Recently I wrapped up a unit on poetry both for my ninth graders and tenth graders. I’m going to rag on them a bit (they know how much I love them–I often joke that sarcasm is my love language, so if I don’t sass you, we’re probably not too close). The reason is that I want to use their voices to reflect a greater societal value: Education is merely utilitarian. In other words, the “When am I ever going to USE this?” blasting like endless cannons nearly every day of the unit is indicative of a modern understanding of learning and personal development. If it doesn’t give me something resourceful (a greater skill, a greater experience for my resume, something tangible, etc.), it’s not valuable.
I think we pay lip service to the arts through our offering of art-related classes in our schools and communities, but they’re relegated to secondary or tertiary status rather than prominent, inter-disciplinary aspects of life.
I found myself explaining the importance of reading poetry as the ability to interpret difficult texts (meaning that isn’t always immediately clear) which will be useful as they continue their education. Don’t get me wrong, as an English teacher, I believe in the importance of developing the types of skills that will serve them well in college and careers: grammar, composition, communication of ideas, and everyday work-related reading. In fact, I think I once naively assumed teaching English would be me sitting in a circle with a copy of Shakespeare in hand and discussing the deep implications of Macbeth’s gloomy reflection: “Out, out, brief candle!” I now know I was wrong AND I’m okay with that (but I also get to do that from time to time as well which makes me so happy). However, poetry should never be (and arguably CAN never be) relegated to utilitarianism. It just doesn’t work.
Poetry is mystical.
It is hard to define the lifting up and setting down on a higher mountain that poetry blesses a person with or the soft, spring grass on the feet or the embrace like my great-grandma’s old afghan that hugs me with warmth, truth, and memory.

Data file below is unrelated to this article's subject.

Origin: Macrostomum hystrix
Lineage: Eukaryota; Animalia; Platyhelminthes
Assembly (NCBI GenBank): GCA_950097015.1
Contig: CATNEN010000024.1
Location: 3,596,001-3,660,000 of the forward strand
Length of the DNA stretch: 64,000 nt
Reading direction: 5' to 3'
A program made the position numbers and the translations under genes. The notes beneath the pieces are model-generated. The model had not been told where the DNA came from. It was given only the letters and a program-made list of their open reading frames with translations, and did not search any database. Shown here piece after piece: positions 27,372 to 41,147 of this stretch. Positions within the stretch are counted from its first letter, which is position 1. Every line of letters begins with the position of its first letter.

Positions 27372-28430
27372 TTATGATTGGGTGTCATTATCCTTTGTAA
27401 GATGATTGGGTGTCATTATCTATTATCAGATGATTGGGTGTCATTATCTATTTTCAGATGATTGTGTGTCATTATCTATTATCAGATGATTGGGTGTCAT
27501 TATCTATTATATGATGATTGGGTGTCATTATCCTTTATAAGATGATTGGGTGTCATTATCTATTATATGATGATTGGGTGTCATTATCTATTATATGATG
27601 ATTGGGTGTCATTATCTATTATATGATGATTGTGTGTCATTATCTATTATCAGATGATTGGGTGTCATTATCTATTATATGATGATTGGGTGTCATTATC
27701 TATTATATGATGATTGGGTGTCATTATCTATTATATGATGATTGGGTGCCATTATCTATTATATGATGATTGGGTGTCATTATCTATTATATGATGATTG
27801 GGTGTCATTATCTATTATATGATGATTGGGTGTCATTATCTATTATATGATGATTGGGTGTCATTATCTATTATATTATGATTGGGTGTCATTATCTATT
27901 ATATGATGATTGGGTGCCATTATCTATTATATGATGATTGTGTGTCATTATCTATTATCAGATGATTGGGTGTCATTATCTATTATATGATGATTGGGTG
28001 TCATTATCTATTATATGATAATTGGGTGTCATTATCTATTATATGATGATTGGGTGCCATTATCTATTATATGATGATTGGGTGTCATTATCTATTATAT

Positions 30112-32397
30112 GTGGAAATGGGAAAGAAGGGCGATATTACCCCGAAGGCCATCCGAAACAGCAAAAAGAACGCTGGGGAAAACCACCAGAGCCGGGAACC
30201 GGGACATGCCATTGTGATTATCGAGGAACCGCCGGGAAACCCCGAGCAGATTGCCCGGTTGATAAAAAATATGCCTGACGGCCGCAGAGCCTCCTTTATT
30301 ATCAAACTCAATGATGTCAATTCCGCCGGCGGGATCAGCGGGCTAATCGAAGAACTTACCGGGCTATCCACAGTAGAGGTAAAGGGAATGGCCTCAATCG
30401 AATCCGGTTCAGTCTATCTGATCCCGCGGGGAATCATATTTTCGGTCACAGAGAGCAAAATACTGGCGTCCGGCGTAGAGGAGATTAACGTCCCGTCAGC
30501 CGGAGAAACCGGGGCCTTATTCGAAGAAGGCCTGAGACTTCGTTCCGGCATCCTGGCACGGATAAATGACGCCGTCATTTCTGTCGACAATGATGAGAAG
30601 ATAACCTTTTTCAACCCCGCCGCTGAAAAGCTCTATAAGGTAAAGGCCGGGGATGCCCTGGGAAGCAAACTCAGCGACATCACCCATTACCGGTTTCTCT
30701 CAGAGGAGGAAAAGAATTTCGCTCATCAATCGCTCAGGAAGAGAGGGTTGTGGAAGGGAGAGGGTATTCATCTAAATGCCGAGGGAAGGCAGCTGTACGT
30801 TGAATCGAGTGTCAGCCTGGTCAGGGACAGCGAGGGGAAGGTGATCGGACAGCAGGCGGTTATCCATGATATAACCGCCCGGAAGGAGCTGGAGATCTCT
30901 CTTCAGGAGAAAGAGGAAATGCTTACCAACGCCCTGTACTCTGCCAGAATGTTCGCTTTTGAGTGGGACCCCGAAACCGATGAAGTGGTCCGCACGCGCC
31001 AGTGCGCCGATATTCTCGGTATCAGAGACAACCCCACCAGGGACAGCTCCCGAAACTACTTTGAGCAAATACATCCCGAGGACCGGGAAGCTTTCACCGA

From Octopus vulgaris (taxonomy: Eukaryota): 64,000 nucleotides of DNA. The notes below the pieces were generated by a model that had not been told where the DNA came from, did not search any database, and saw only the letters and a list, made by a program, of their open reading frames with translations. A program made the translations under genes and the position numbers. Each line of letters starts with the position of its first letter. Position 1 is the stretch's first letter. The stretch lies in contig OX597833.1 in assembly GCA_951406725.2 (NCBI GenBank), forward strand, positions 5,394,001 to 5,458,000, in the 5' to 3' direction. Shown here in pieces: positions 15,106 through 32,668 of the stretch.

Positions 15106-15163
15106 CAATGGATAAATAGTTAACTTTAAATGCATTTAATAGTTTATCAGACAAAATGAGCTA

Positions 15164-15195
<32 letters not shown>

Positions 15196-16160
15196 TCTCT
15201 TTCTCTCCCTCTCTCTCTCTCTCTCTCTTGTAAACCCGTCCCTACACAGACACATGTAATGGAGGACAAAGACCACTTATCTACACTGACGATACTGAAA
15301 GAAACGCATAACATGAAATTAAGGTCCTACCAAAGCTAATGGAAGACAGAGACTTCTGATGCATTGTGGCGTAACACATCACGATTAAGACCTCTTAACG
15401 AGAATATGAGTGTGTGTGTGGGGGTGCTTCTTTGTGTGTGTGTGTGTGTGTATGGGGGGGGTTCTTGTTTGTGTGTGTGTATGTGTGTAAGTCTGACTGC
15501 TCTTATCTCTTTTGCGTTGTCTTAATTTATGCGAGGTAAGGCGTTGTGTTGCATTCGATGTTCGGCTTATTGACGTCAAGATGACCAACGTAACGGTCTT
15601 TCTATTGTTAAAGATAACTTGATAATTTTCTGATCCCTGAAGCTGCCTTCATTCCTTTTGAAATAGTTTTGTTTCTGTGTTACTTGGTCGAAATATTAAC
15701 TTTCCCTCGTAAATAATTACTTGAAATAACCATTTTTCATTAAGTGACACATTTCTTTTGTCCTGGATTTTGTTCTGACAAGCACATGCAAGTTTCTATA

Poetry teaches (sometimes preaches), and poetry caresses. It holds our hands in loss, kicks us out of the house in apathy, and transforms narrow thinking.
Poetry is life wrapped up and handed to us on a page, often messy and corporeal.
I like how a literary resource page of Abilene Christian University eloquently describes literature (and poetry):
Literature is something that reflects society, makes us think about ourselves and our society, allows us to enjoy language and beauty, it can be didactic, and it reflects on the human condition. It both reflects ideology and changes ideology, just like it follows generic conventions as well as changing them.
But read what some famous poets have to say about poetry:
I wish our clever young poets would remember my homely definitions of prose and poetry; that is prose; words in their best order; – poetry; the best words in the best order.
Poetry is the journal of a sea animal living on land, wanting to fly in the air.
or one of my favorites
The poet is the priest of the invisible.
Poetry doesn’t make you a more capable person, it makes you a better person.
Poetry makes you more well-rounded, perceiving life both intellectually and viscerally. It puts you in touch with reality. It breeds compassion and understanding.
Poetry is still important.
What are some of you favorite poems? Add a link to them. Here are a few of my favorites you can start with (or revisit).
“Do Not Go Gentle into that Good Night” by Dylan Thomas
“The Peace of Wild Things” by Wendell Berry
“Still I Rise” by Maya Angelou
“Caged Bird” by Maya Angelou
“The Poet” by Pablo Neruda
“Theme for English B” by Langston Hughes
“Death, be not proud” by Johne Donne
“God’s Grandeur” by Gerard Manley Hopkins
“Sailing to Byzantium” by William Butler Yeats
“The Story-Teller” by Mark Van Doren
“Invitation” by Shel Silverstein
“Song of the Open Road” by Walt Whitman
“of course I want to be successful but…” by Rupi Kaur